Want to Know About the August Primaries? They are Different Than the November General Election

A Concise Breakdown of Why the August Election Is Different Than the November Election

august election PHOTO BY COTTONBRO FROM PEXELS

In a few short weeks, people around Michigan will vote in the August Primary election as part of a race that encompasses many local and hyperlocal positions. But, while not featuring high profile races like the vote for president, the August election is an essential player in setting up events for the Fall, which are when it gets critical.

What sets the August election apart from November? Lets breakdown what a primary is compared to a general election, as well as how you can best prepare for both votes.

WHAT’S THE DIFFERENCE WITH THE AUGUST ELECTION?

For starters, the August election is the prelude to the results of the November General Election for many of the more prominent federal races and state positions outside of local offices. Elected positions like Senate, House of Representatives, or State House will see their list of candidates go down to a single individual, who will then need to win the November election to hold office.

This is one of the main things that sets the August election apart from the November General election. Some races to pay attention to during the run-up to and after the primary include the primary race in Michigan’s 13th congressional district between Rashida Tliab and Brenda Jones, the race in Michigan’s 12th congressional district between Debbie Dingell and Progressive challenger Solomon Rajput.

PREPARING FOR AUGUST AND NOVEMBER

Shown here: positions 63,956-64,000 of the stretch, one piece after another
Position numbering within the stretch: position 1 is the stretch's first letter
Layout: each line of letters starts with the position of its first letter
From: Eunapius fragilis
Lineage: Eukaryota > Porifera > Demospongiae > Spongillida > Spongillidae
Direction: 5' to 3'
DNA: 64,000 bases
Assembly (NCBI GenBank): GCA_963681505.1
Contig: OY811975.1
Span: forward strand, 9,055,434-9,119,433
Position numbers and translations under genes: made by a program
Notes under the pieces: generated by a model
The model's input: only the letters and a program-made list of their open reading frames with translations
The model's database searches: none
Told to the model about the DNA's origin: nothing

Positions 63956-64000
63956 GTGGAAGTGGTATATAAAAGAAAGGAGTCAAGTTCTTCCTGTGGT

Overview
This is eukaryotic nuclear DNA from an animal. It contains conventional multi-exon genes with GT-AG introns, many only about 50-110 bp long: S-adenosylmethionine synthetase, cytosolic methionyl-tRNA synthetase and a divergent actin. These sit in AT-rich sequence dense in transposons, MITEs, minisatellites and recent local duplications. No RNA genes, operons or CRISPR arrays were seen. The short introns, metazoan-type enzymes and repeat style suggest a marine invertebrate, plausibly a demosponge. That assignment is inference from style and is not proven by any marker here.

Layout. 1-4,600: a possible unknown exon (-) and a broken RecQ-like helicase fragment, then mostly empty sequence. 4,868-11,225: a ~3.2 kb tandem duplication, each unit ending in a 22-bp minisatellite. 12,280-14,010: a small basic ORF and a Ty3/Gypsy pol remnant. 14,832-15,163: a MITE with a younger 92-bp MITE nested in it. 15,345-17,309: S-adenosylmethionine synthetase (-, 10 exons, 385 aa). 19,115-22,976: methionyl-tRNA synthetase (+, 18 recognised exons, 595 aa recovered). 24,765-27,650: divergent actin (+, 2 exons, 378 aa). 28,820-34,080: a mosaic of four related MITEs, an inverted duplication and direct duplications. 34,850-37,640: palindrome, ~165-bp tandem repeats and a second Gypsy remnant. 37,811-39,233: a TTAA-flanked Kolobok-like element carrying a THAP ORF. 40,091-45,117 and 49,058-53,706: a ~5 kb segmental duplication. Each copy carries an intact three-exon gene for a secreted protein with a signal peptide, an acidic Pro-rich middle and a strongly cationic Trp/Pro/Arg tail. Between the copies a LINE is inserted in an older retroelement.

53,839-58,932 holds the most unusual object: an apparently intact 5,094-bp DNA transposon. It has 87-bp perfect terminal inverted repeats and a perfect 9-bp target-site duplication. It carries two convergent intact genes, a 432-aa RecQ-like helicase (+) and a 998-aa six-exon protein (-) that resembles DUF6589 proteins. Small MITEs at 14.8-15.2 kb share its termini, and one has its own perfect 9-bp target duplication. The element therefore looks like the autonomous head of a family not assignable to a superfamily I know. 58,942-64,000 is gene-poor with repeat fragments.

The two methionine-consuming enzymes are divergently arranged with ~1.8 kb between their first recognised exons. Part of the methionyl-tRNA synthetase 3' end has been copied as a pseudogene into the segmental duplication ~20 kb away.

While the deadline to register for August has already passed, there is still time to ensure you’re set to vote in November and registration can be done online through the Michigan Secretary of State [SOS].

When registering, the SOS office states that the following will be needed to complete registration:

  • Michigan driver’s license or State ID card
  • Current utility bill
  • Bank statement
  • Paycheck or government check
  • Other government documents

Once registration has taken place, the next step in preparing for an election is finding out who is on your ballot and where you can vote for your preferred candidate. If you’re a Detroit resident, we put together a great guide about the upcoming local and state races, if not, Ballotpedia is your best resource for all information from what obscure local candidate stands for to more information about those running in larger races.

As a reminder, the August election takes place on August 4th and it’s crucial that everyone who is registered gets out to vote. Stay tuned for more information regarding all things elections in Detroit by subscribing to our newsletter here.

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